lieke van den elsen

Lieke van den Elsen, PhD

Research Fellow, The University of Western Australia
Honorary Research Associate, Telethon Kids Institute


"Shaping Gut Microbiota by Breastfeeding: The Gateway to Allergy Prevention"
Evidence is accumulating that demonstrates the importance of the gut microbiota in health and diseases such as allergy.

Recent studies emphasize the importance of the “window of opportunity” in early life, during which interventions altering the gut microbiota induce long-term effects. The neonate's gut microbiota composition and metabolism could therefore play an essential role in allergic disease risk.

Breastfeeding shapes the gut microbiota in early life, both directly by exposure of the neonate to the milk microbiota and indirectly, via maternal milk factors that affect bacterial growth and metabolism such as human milk oligosaccharides, secretory IgA, and anti-microbial factors.

The potential of breastmilk to modulate the offspring's early gut microbiota is a promising tool for allergy prevention.

Reviewing the existing evidence demonstrating the impact of breastfeeding on shaping the neonate's gut microbiota also highlighted the potential of this strategy for allergy prevention.


Dr Lieke van den Elsen is a translational researcher with expertise in the role of early life nutrition in immune development and disease prevention. She completed her PhD project in the laboratory of Prof Johan Garssen at Utrecht University in the Netherlands. This translational project focussed on the impact of fish oil on the prevention of food allergy in infants and animal models.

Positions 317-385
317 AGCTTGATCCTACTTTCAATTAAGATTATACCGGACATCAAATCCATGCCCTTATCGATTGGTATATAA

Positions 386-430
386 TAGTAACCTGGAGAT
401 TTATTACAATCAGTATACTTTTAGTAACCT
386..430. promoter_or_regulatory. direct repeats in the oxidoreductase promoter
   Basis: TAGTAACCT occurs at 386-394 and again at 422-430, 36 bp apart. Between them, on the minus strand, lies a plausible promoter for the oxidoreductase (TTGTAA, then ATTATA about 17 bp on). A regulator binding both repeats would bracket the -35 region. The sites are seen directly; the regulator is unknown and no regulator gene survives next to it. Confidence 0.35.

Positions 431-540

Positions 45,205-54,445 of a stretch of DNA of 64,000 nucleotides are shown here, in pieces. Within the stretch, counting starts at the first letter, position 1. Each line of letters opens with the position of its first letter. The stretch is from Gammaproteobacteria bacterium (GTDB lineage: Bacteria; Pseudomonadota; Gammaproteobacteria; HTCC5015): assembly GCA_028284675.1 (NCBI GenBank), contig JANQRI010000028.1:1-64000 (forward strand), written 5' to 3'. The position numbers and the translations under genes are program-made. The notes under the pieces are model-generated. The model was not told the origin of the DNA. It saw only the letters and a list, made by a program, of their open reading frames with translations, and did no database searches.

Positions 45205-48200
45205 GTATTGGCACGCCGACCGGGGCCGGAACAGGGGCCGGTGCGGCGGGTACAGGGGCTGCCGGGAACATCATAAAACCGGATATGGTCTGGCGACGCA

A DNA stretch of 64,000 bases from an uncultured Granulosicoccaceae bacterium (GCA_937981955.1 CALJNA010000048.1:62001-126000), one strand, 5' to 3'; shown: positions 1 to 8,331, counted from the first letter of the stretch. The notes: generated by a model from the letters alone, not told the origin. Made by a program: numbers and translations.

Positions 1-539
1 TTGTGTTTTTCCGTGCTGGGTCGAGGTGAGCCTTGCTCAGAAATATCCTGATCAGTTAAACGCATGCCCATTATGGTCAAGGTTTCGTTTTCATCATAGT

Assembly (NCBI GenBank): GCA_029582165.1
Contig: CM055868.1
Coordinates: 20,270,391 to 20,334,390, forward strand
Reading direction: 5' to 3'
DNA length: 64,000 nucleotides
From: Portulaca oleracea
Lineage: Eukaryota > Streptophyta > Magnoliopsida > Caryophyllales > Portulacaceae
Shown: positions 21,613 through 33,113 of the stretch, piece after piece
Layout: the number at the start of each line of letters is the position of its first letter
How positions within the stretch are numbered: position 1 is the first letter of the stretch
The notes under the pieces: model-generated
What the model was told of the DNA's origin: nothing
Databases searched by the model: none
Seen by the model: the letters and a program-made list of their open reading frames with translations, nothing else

In 2013, she started at the Malaghan Institute of Medical Research in New Zealand to study the role of the gut microbiota and the beneficial effects of dietary components such as pre- and probiotics in early life for optimal immune development.

Since 2018 Lieke works in the team of Prof Valerie Verhasselt at the University of Western Australia in Perth to investigate the impact of early breastfeeding practice on healthy growth and immune homeostasis in early life. She is also associated as a Research Fellow with the Africa Research & Engagement Centre with her work on malaria antigens in human milk.

Her research has resulted in 20 peer-reviewed publications of which 14 as a first author, including publications in leading journals such as JAMA Pediatrics and JACI. Lieke is also a Special Issue Editor for the ‘Early-Life Nutrition and Metabolic Disorders in Later Life’ issue in Nutrients.
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